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Aboriginal Art at Government HouseThe contribution of aboriginal artists to the Northern Territory is acknowledged by this proud display of their work in the formal dining room at Government House.

Aboriginal Artists in the Northern Territory

Darwin Aboriginal Artists work with both traditional and modern techniques to produce dot paintings, x-ray styles, bark paintings, weaving craftwork and carving boomerangs, Didgeridoos and spears.

Australian Indigenous art is the oldest ongoing tradition of art in the world. Rock carvings and paintings have been dated more than 30,000 years.

Art has always been an important part of Aboriginal life, connecting past and present, the people and the land, and the supernatural and the natural.

There are many places where you can view original aboriginal art, including the Darwin Museum, the Darwin Library, several commercial art galleries and any of the local markets.

Leslie Nawirridj

Leslie NawirridjLeslie Nawirridj painting traditional x-ray art
Nawirridj painting

Leslie paints in the traditional way of his people, known as Kunwinjku people who come from the Liverpool River and Mann River regions of Western Arnhem Land in the Northern Territory of Australia.

His subjects are local creatures (birds, animals, fish and earth spirits) which inhabit the freshwater billabongs and escarpment of that country.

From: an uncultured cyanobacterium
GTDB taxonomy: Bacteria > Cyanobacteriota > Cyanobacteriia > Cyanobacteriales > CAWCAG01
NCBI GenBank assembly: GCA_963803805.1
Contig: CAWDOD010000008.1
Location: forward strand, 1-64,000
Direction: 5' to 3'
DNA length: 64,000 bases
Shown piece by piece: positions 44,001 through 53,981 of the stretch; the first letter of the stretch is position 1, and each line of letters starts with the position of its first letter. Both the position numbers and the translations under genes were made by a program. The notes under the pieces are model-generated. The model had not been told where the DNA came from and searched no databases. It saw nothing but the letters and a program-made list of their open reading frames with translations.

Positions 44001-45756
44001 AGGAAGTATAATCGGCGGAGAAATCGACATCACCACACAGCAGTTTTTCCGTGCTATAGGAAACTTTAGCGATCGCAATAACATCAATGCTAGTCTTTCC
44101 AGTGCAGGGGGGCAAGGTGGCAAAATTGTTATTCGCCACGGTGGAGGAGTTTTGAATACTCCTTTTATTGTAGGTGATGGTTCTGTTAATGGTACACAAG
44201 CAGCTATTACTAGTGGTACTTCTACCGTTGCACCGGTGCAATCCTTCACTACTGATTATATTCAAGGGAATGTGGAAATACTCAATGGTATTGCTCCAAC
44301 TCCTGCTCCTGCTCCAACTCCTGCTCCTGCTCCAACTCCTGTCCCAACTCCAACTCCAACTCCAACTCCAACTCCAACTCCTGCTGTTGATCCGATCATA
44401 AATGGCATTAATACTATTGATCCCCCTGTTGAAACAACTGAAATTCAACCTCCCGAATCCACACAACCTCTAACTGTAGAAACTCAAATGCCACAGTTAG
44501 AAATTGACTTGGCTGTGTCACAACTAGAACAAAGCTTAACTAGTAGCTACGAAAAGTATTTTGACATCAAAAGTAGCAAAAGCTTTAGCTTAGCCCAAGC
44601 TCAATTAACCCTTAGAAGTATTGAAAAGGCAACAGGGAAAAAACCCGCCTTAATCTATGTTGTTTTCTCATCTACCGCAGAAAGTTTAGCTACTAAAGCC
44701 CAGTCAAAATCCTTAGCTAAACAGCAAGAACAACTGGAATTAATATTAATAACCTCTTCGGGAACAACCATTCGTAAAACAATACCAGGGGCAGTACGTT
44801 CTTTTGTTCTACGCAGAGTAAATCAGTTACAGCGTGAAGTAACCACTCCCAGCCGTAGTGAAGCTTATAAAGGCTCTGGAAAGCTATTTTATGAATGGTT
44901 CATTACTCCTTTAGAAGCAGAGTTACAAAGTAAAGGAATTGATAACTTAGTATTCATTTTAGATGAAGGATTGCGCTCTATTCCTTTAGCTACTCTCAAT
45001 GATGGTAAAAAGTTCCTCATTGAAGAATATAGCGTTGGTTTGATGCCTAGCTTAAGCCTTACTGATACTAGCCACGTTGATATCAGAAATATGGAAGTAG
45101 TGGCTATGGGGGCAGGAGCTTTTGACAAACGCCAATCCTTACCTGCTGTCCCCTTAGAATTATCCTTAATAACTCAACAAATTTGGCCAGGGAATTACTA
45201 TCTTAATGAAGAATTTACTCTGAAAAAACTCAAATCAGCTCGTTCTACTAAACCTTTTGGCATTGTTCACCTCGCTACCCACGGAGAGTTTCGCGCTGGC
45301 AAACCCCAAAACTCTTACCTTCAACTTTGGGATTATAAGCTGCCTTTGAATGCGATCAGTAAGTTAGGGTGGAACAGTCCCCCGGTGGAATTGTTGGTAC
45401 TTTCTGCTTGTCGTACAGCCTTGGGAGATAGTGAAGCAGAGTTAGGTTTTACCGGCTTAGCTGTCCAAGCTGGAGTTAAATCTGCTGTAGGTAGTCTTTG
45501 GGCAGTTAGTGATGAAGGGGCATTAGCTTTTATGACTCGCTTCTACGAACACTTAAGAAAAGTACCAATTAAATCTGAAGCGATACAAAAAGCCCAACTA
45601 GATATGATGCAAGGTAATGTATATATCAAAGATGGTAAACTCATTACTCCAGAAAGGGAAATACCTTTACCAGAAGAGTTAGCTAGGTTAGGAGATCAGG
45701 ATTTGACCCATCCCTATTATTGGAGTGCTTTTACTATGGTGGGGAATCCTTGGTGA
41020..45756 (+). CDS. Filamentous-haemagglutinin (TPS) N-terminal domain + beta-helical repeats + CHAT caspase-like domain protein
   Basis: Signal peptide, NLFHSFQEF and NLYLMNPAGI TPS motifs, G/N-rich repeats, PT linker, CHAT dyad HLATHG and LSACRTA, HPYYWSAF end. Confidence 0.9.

The paintings are famous for their "x-ray" style. Leslie has perfected the technique of cross-hatching (called rarrk). He uses the bristles found inside the stem of a reed to paint these fine lines.

Leslie's work is an excellent exhibition of the Kunwinjku Art tradition.

Natasha Lloyd Nee Parriman

Natasha ParrimanNatasha painting at Mindil Beach

Natasha uses a modern medium of acrylic paints on canvass to share the bush tucker and culture stories of her ancestor's, the Nyul Nyul, Yawuru, Jabirr Jabirr and Yamatji tribes of Western Australia.

These indigenous art designs used traditional ochre's and raw materials from the land for ceremonial pieces, hunting tools and artefacts such as boomerang, clapping sticks, sea shells and boab nuts. Read more about Natasha here.

Rhonda Champion

Rhond ChampionRhonda at Mindil Beach markets

Rhonda has developed her own style of painting from watching her uncles and grandfathers paint during her early years in Bulman, a Central Arnhemland community, and also influenced by the styles of Oenpelli and Jabiru.

As head of her family, she has gone back to studying the cultural background of her Marlirri clan and the Emu Dreaming which stretches from Koiobidadah in North-East Arnhemland to Mt Catt.

Visit Rhonda painting at the Mindil Beach markets.

Aboriganal art and history of the Kamor people of Daly River

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Aboriginal Art
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